BIRDSVILLE, AUSTRALIA - One of Australia’s most well-known pubs, located in the remote Outback thousands of kilometers from major cities, is on the market for the first time in decades and attracting local and international interest.
The 134-year-old Birdsville Hotel is the sole watering hole for the town of Birdsville — population: 140 — and having a drink there has become a must-do for the tourists who make the trek to the town for its centuries-old annual horse races and thriving music festival.
Owner David Brook — whose family has lived in Birdsville since the late 1880s — said the property agents told him there had been “interest from afar” by people wanting to invest in or manage the pub, which is more than 600 kilometers from the nearest big town.
For Brook, who bought the pub in 1979, and whose grandmother owned the hotel between 1920 and 1946, the pub’s isolation is its chief selling point.
“When you explain to them that you can have a (race) meeting and get 6,000 and have a music festival … and get 9,000 for the weekend in a town where there’s only one pub, you can work out that it’s not a bad business,” he said.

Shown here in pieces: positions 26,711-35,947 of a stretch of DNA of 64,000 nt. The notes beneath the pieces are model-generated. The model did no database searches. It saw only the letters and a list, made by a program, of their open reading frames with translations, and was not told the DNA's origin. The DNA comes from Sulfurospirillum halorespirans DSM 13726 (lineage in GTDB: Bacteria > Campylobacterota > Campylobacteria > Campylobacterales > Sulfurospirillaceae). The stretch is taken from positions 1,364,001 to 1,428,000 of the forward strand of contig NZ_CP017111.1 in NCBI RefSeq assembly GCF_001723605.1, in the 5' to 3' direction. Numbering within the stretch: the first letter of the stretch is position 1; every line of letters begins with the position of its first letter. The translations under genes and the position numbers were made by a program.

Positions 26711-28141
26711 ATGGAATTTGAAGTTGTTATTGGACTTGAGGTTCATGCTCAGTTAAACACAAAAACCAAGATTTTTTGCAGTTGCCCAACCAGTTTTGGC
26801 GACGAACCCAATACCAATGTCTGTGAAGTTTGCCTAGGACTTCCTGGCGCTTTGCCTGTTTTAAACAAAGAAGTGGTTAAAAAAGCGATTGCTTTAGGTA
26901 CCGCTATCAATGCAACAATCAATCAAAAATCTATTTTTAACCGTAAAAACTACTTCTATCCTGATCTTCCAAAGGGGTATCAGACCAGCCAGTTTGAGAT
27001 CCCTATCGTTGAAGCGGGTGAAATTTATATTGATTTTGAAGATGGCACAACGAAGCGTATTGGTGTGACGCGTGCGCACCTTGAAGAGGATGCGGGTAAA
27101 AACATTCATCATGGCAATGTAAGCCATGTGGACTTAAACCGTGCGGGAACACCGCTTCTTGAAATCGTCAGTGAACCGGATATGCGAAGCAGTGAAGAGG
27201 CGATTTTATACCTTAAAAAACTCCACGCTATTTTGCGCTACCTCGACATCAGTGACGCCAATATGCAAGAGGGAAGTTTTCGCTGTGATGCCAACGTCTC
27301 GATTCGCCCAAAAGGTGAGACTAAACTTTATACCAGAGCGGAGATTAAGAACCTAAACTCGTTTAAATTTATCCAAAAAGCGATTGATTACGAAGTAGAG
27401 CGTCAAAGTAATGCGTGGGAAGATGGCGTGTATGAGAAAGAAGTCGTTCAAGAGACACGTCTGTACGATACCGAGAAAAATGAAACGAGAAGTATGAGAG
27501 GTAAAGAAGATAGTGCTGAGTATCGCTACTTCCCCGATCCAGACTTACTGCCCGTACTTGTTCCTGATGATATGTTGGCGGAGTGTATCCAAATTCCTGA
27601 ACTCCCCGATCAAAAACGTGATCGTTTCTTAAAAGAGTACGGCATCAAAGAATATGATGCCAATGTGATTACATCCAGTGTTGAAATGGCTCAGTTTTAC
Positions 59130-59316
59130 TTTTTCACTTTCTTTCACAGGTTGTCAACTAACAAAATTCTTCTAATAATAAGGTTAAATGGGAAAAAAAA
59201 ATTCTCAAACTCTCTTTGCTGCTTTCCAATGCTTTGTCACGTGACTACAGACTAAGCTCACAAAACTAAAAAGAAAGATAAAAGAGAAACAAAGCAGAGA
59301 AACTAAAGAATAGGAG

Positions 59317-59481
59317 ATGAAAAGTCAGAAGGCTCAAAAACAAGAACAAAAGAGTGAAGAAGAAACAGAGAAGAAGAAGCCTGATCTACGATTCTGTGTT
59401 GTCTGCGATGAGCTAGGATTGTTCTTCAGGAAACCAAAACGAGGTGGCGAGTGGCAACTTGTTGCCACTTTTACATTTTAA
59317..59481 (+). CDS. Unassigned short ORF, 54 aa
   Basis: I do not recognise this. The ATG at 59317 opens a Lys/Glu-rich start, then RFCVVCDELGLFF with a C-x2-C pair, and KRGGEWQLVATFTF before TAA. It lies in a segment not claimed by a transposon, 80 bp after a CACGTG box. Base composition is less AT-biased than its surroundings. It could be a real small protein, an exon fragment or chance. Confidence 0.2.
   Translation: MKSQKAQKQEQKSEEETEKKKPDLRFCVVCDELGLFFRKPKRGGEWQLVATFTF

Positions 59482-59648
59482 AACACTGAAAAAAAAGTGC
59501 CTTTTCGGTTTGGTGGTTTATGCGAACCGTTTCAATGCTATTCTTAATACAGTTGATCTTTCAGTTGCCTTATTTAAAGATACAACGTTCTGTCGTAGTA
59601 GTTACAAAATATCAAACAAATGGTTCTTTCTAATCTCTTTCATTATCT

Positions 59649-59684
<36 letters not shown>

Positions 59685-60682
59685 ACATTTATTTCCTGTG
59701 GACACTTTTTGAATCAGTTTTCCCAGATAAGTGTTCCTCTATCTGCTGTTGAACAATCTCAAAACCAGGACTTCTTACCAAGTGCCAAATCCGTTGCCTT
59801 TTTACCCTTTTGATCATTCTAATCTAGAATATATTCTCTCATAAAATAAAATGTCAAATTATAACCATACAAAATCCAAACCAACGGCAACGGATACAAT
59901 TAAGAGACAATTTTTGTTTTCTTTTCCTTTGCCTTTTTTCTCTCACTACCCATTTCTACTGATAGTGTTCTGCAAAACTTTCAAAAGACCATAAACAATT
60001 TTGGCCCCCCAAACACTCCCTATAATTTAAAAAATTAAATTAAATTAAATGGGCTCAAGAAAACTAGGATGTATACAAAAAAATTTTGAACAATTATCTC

The pub, with its sandstone walls, dusty cowboy hats hanging from the ceiling and country music blasting from speakers, is being marketed as “a true Aussie icon” where “everyone wants to say they’ve had a beer.”
The tavern has 27 guest rooms, and includes an aviation fuel supply business with small planes and helicopters carrying tourists taking off and landing just across the road.
While other pubs around Australia have modernized and added gambling machines to boost income, Brook has kept the decor simple and focused on offering good service and food.
More recently, Birdsville has been boosted by the Big Red Bash, a three-day music festival in the Simpson Desert held annually since 2013 and known as the “most remote concert on the planet.”
“I hope that it can be kept as just a modest, good business,” Brook said. “An investor who is prepared to spend money and make sure that it provides good service, sometimes at the expense — a little bit — of profit.
“You can have a big, shiny (pub) in the city that makes a lot of money, or you can have something special out here that you’re proud to own.”